Artist Spotlight: Virginia Katz

After the Rain
Watercolor on Facial Tissue, Suspended on Butterfly Specimen Needles
Tissue Dimensions, 8 x 8.5 inches, 2022
Photo credit: Gene Ogami

What inspires me?
The landscape is a space that provides extraordinary human experience.  It is where I turn to find solace, beauty, adventure, truth, and sustainability.  I also believe the landscape holds a fascination for humanity in general.  People have always been nomadic, experiencing landscape from place to place, transforming our reach from a local point of reference to a global perspective, whether it be in real time or virtual.  Landscape sums up life.  It is the source of everything, and it is intrinsic within us; our access to it constant.  None of us can ever live apart from it – not even for a moment.  These ideas on landscape regularly guide my art practice – an unlimited wellspring of possibility.

Who would I like to collaborate with?
I have always found the landscape to have tremendous allure, rich with processes that captivate and challenge my thinking about life, how we come to know it, and how we find our place in it.  I have attempted to deconstruct natural processes by interacting directly through collaborations with the landscape itself, which has been my approach to artmaking throughout.  I have found that, by collaborating directly with nature, I have been able to find new ways of experiencing and thinking about the space around us, as well as contributing new aesthetics and visual vocabularies to painting and drawing.

The Nature of Things
Artist made acrylic paint facsimiles on wire
62 X 39 x 5 inches, 2022-2023
Photo credit: Gene Ogami

How has personal experience influenced your creativity?
Life is an accumulation of subjective experiences.  It is how we experience the world, the vehicle for acquiring knowledge, and it equips us with the ability to survive.  Each of these is instrumental in influencing how we live our lives.  In my work, personal experience is THE contributing factor to forming ideas which in large part is dependent on various forms of observation.

If you had a chance to live during a different artistic movement other than now, which one would you choose and why?
This is a particularly interesting prompt.  It begs the question of whether living at a certain time in history would make me a different person and a different artist than I am now.  I guess I could never know the answer to that.  I could only speculate and say that fitting into a particular art movement would have the same relevance to me in another time as it does now; that relevance is none.  I make my work based on what is important to me regardless of my relation to current trends.  If I made my work for anyone else or for the market, then it really would not be my work, only underpinned by weak and false motivations.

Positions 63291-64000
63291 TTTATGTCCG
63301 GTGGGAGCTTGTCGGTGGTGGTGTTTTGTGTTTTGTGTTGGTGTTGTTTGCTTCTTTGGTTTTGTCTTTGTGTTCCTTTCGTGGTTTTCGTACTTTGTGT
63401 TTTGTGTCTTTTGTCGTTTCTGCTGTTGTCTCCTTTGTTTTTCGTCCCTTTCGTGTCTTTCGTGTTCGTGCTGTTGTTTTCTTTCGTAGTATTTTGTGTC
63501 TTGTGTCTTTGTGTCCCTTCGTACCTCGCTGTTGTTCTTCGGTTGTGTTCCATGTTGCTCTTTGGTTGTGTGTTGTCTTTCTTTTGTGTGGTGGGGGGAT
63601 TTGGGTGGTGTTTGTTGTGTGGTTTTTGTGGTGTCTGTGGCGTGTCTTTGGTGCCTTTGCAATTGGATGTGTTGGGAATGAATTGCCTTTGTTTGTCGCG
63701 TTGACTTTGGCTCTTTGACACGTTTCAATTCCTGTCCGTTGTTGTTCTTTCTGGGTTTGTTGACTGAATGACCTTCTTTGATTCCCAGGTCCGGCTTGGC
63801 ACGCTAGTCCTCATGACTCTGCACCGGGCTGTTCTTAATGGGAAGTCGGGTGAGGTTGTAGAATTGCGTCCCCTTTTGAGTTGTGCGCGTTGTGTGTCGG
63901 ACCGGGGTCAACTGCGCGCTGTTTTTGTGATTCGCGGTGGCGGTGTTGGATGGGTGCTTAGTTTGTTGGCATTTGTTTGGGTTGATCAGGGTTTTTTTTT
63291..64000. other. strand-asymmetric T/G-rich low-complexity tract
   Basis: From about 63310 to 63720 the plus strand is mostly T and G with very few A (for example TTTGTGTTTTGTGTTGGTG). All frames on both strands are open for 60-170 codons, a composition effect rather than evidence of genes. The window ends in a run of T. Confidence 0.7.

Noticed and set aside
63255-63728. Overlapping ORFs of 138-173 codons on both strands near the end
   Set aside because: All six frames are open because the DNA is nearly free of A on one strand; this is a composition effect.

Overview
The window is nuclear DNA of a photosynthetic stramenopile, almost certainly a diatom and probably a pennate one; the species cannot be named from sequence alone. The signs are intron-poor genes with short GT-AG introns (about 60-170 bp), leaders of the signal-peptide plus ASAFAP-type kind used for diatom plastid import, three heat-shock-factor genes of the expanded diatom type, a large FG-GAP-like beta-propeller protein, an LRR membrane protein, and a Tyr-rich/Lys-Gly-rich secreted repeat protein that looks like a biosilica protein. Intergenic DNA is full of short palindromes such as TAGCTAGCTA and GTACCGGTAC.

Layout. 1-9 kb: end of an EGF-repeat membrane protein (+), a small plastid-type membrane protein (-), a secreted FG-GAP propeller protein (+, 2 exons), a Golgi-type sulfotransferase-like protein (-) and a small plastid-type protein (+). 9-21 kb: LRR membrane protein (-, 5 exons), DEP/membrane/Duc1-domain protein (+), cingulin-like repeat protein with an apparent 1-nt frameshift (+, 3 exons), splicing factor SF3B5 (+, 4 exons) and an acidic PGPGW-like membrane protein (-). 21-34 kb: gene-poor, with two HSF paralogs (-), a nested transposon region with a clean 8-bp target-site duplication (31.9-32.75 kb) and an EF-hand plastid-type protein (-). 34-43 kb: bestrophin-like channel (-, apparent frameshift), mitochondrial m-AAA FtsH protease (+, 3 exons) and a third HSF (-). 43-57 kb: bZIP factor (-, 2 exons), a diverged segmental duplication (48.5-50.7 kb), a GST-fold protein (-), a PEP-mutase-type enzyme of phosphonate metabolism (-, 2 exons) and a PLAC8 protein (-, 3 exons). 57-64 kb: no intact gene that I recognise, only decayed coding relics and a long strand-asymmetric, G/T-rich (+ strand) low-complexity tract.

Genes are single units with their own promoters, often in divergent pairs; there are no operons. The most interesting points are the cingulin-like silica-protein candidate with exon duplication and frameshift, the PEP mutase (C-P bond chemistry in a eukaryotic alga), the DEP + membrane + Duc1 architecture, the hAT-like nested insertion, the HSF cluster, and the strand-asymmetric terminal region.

Watercolor on Facial Tissue, Suspended on Butterfly Specimen Needles
Tissue Dimensions, 8, 8.5 inches, 2022
Photo credit: Gene Ogami

What does a day in your art practice look like?
It depends on what is going on.  I would say most days start out with a long walk, coffee, and reading.  Then, if I am developing new work, I head to the studio in the morning, break for lunch then back to the studio until about five.  Sometimes I listen to the news or podcasts or music when I work.  Sometimes silence is the best thing.  I often work negotiating weather conditions.  In the summer I try to get an earlier start and end by three because of the heat.  In winter I must make adjustments because of the way I work using paint as a sculptural medium, cold, wet conditions will take much longer for the paint to dry.  I will use electric heaters in the paint drying process or I will set up a mini studio setting at home to facilitate drying.  When I have or am preparing for an exhibition, things shift a bit and my work transfers to the computer with writing, getting, and organizing photographic images, sending materials, framing, shipping, etc.  I also try to get out on Saturdays to see art in LA whether it be in Museums or visiting other exhibitions.

If you could change anything about the artworld, what would it be?
I think if I could change one thing about the artworld, it would be to loosen its close ties to the art market.

Intaglio Monoprint on Paper
66 x 36 inches, 2020
Photo credit: Gene Ogami

Artist Image
Photo credit: Dylan Logas


  1. A good interview and I admire your constant search for varied depictions of the whole subject area. The tender tissue pieces are surprising!

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